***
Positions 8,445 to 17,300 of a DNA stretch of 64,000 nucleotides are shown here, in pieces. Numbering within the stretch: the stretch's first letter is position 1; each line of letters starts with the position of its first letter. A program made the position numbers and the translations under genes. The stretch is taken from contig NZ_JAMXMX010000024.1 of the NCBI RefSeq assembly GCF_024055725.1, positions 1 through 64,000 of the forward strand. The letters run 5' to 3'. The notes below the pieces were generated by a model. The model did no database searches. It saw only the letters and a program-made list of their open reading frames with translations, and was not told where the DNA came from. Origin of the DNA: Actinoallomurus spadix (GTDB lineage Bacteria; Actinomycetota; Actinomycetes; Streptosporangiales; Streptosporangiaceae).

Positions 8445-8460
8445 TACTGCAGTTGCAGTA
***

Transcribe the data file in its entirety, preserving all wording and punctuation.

Positions 8,445 to 17,300 of a DNA stretch of 64,000 nucleotides are shown here, in pieces. Numbering within the stretch: the stretch's first letter is position 1; each line of letters starts with the position of its first letter. A program made the position numbers and the translations under genes. The stretch is taken from contig NZ_JAMXMX010000024.1 of the NCBI RefSeq assembly GCF_024055725.1, positions 1 through 64,000 of the forward strand. The letters run 5' to 3'. The notes below the pieces were generated by a model. The model did no database searches. It saw only the letters and a program-made list of their open reading frames with translations, and was not told where the DNA came from. Origin of the DNA: Actinoallomurus spadix (GTDB lineage Bacteria; Actinomycetota; Actinomycetes; Streptosporangiales; Streptosporangiaceae).

Positions 8445-8460
8445 TACTGCAGTTGCAGTA